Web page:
“The future is already here, it’s just not very evenly distributed.”
This quote by William Gibson might as well have been about the future of jobs. The idea of jobs as we have known them for the past few decades has gone away, it’s just not gone away very evenly. Make no mistake, jobs are changing, and you will be affected.
Here are some reasons why things are changing, and fast:
Organizations re-thinking people and teams
Forward thinking organizations don’t have clearly defined job descriptions any more. They don’t issue such descriptions to their hiring personnel, they no longer seek people that fit certain predefined molds. Just as there isn’t a job description any more, there also isn’t a well defined career path either.
Organizations, are instead, thinking of things that need getting done, and staff project teams to make them happen. And people are assigned roles on these teams, based on their expertise. Old experiences and long years doing the same thing over and over don’t count for much in this new world. And it makes sense, as knowledge, processes, and indeed expertise, all evolve at Internet-speeds. There’s more urgency than ever to get the best results possible, no matter what the project is. And hierarchies, positions, titles, and job descriptions, etc. just get in the way of getting things actually done.
This is why roles and expertise are the new black, and are going to increasingly define what you may be doing at any point in time.
Personal demand, influence, and branding
No one has expected companies to provide long, fulfilling careers and a nice retirements, for some time now. People have long realized that they themselves are the only ones that truly care about them, and have started to manage their own careers much like agents and PR companies manage movie stars.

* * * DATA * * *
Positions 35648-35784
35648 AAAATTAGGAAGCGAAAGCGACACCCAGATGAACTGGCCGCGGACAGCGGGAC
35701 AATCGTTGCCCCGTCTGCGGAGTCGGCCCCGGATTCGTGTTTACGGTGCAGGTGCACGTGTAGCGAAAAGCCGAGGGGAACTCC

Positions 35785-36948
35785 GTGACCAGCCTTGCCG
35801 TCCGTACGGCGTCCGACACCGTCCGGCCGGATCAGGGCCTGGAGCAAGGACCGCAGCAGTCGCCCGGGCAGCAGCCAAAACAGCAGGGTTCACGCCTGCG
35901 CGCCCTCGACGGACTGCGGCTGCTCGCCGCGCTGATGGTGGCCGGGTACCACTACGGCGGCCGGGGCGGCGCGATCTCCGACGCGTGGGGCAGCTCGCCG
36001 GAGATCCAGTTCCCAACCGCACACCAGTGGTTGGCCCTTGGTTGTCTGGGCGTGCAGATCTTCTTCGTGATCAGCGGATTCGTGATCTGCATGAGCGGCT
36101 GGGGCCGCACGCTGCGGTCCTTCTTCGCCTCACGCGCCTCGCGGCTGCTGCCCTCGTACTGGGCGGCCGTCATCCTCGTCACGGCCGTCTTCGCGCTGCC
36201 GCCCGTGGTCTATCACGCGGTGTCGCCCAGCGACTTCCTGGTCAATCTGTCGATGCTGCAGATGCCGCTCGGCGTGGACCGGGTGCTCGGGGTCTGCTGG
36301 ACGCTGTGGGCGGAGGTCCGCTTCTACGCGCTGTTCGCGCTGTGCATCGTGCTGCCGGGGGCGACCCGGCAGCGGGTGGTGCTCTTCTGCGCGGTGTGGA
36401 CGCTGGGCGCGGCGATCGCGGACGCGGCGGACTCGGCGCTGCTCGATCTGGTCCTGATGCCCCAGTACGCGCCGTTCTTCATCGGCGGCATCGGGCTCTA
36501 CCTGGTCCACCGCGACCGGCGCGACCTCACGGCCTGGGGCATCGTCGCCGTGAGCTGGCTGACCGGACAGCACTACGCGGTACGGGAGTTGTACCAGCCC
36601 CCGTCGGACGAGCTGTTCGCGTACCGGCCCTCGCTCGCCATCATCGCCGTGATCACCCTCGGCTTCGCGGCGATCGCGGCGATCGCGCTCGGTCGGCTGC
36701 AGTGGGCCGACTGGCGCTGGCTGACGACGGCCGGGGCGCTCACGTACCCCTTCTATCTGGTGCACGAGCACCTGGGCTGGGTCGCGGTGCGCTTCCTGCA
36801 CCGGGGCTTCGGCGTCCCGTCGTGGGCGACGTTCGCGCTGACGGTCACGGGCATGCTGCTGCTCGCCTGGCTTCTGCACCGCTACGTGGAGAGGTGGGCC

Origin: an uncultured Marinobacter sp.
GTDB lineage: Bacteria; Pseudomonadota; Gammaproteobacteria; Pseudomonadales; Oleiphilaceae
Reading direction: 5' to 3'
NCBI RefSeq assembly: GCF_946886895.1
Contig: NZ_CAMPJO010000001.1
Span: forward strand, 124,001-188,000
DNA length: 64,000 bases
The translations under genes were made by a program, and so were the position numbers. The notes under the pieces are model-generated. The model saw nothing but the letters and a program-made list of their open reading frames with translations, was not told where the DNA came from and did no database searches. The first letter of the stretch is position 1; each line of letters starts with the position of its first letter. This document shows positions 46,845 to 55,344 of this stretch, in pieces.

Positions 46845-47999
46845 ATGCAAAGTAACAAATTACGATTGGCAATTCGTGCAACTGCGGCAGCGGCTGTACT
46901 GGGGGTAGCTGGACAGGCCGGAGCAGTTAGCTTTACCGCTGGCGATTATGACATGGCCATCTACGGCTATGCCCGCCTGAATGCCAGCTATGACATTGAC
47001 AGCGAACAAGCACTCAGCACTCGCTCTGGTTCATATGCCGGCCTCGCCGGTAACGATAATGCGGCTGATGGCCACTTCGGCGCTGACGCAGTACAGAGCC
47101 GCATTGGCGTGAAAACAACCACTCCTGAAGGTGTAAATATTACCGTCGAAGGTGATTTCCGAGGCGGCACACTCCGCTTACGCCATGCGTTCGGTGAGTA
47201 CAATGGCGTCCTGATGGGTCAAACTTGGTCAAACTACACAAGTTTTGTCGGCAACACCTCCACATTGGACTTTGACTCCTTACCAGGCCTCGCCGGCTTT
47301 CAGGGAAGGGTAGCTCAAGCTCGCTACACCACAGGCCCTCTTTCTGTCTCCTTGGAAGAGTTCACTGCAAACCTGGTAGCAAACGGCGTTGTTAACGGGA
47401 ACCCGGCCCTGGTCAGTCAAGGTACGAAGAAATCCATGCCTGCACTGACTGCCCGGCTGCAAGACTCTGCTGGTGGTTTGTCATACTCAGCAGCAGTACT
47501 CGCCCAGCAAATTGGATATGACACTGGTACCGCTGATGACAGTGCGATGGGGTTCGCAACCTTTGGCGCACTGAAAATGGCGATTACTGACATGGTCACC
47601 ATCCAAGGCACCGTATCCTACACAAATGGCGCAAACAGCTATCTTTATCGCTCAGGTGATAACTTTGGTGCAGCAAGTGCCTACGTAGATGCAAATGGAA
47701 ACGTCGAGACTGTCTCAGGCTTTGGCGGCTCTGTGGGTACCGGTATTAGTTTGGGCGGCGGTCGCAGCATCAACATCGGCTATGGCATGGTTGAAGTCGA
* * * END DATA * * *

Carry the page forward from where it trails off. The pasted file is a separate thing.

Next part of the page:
Now that people don’t put much stock in job descriptions, positions, or titles, how do they form opinions about people? Specifically, how do they form an opinion about you? The simple fact is, if people don’t know you, what you’re about, what you know, what you can bring to the table, why would they need you on any project?
This is why there’s been such an explosion of personal branding initiatives on the Internet – blogs, twitter streams, comments, open-source or pro-bono work, Q&A forums, etc. Massive amounts of content has been created by folks who want to share and demonstrate their expertise. You gather followers and follow other influencers, all so you can keep up with what you care about, and be heard when you have something to say. And when others go searching for experts in their fields, you can be found easily. And then you can be engaged on new projects.
Some jobs aren’t coming back
This past recession has been a brutal one for a lot of people, and a lot of folks are still out of their old jobs, waiting for organizations to hire back and fill the holes from all those they let go. Here’s an even more brutal truth – most of these jobs aren’t coming back.
There’s been a structural realization in the corporate world that a lot of people who were let go, simply don’t need to be hired back any longer. The organization has simply adapted to not have them around, and if recent profit reports are anything to go by, are doing just fine.